Don’t let bad weather and tube strikes cause chaos again!

International Voice Marketing Manager
j2 Global Ireland Limited
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Rory Whelan, Marketing Manager, eReceptionist discusses the importance of having the right technology in place in times of travel and weather disruption.

Recently, Londoners have been faced with travel chaos as a 48 hour tube strike took place across the capital. Luckily, another 72 hour strike planned was called off after the RMT union reached an agreement to suspend it. However, while the strike may have been suspended, it’s unlikely to be the last, and it’ll only be a matter of time before workers find themselves battling further travel chaos once again. This chaos does not just stop at tube strikes in the capital, bad weather earlier in the year dramatically impacted businesses up and down the country. Rather than wait for the inevitable bad weather and strikes to happen again, businesses should be making contingency plans now for when employees are unable to make it into the office. When this does happen, it can have severe repercussions for start-ups and small businesses that need all hands on deck to deal with vital customer and incoming enquiries which could otherwise go unanswered.

The obvious answer is to let employees work from home rather than tackle public transport during a strike or bad weather. However, while nearly all employees will have access to a landline or mobiles to make and receive calls, it’s essential to make sure that an effective telephone answering service is in place so that any calls to the general office number don’t get missed. Our research* has shown that nearly two thirds of potential customers wouldn’t leave a message if a call went unanswered. The consequences are more than clear in this case. Similarly, other vital communications that could be missed include contracts and other official signed documentation. Again, a delay in responding to these important documents could result in lost revenues and business.

While the unions may feel the actions they are taking are fully justified, for start ups attempting to get their feet off the ground, the chaos and disruption causes significant headaches as many struggle to frantically put new systems and processes in place to enable them to cope and function as normal. This is where cloud technology is invaluable come rain, shine or industrial action. Affordable, easy to implement, cheap to maintain and accessible from anywhere, its cloud based solutions which can dramatically help businesses to still function as usual during strikes and bad weather. By enabling remote working for example, at a time when revenue could more of less come to a halt, it can bring significant benefits in terms of business output and efficiency. Businesses would surely prefer to make the investment in the right technology, rather than have a barren office or exhausted, stressed staff even before the day has begun!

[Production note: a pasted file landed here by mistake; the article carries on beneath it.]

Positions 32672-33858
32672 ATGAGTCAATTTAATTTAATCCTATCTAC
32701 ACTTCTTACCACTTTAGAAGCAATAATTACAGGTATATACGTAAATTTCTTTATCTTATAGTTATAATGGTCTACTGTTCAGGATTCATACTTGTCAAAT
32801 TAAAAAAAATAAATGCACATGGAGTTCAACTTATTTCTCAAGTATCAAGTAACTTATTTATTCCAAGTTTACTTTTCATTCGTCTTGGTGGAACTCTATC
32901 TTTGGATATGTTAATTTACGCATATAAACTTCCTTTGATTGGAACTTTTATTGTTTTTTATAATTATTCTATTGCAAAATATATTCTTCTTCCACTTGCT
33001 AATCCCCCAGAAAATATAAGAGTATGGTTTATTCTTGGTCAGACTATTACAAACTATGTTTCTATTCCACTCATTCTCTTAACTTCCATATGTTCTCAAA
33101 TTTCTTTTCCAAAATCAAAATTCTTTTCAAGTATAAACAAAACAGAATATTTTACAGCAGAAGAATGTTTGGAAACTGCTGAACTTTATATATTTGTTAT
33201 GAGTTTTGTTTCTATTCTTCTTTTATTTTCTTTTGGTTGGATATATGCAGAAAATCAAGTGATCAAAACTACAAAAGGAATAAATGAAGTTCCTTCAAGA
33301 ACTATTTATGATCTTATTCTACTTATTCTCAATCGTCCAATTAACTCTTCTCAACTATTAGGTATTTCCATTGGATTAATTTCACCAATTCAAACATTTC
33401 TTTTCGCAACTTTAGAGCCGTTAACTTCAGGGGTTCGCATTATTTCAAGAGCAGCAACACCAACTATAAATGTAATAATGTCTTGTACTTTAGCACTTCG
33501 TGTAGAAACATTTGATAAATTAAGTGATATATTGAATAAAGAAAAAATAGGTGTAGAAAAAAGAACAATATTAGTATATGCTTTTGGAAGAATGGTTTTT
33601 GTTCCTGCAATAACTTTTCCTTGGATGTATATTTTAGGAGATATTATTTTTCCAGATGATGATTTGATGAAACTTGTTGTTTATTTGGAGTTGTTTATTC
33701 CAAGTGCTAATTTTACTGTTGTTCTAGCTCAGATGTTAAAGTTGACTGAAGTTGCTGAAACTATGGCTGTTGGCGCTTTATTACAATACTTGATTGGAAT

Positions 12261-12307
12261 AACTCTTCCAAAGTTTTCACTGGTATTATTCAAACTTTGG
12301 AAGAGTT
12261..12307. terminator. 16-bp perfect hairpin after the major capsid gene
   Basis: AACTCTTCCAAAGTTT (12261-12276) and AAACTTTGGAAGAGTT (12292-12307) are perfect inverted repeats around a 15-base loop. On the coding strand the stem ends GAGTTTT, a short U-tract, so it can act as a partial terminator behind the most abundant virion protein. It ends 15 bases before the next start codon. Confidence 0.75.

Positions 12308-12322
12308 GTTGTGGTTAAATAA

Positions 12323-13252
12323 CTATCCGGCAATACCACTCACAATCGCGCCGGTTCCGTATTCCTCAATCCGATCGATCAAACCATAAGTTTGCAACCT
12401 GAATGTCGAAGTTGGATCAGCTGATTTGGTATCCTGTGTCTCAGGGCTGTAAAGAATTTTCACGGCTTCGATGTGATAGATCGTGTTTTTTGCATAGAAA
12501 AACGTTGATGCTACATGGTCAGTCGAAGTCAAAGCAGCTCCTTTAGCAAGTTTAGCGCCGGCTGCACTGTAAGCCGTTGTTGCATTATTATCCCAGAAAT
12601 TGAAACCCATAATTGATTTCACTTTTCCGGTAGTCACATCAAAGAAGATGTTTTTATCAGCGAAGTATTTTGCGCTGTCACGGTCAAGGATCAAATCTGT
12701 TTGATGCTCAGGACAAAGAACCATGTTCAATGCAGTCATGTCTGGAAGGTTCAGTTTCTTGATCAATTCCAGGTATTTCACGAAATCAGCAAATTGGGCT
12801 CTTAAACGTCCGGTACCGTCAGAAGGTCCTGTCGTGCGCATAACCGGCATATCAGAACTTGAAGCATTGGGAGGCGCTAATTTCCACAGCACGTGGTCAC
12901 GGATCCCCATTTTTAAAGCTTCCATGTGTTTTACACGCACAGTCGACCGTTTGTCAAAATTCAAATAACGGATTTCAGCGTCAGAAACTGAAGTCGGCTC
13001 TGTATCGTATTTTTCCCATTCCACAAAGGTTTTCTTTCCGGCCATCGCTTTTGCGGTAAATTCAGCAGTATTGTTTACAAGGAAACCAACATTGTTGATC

For the average member of the public, a mobile or tablet app is something one might associate with leisure or fun. However, there are many which can help business communication. Today, a lot of business technology programmes fixed to desktops, come with accompanying apps which professionals can use on the go or remotely to transfer important business documentation. Many don’t require you to print or sign documents off, you can simply do that with the touch of your finger in some cases. Therefore, employees working from home in times of disruption won’t have to worry about paper, ink and printing important documents, all they’ll need is a mobile or tablet device.

Its not easy full stop being a start-up business today, therefore the right systems and processes need to be in place, so when industrial action or bad weather does strike it brings minimal disruption. Whilst Londoners for instance may have avoided travel chaos this time, there may be more strikes around the corner. Don’t let your new business be left underground, get researching new technologies today which will leave your start up unaffected during times of chaos and confusion.

*Survey of 1,000 UK consumers by Cint Research, December 2012


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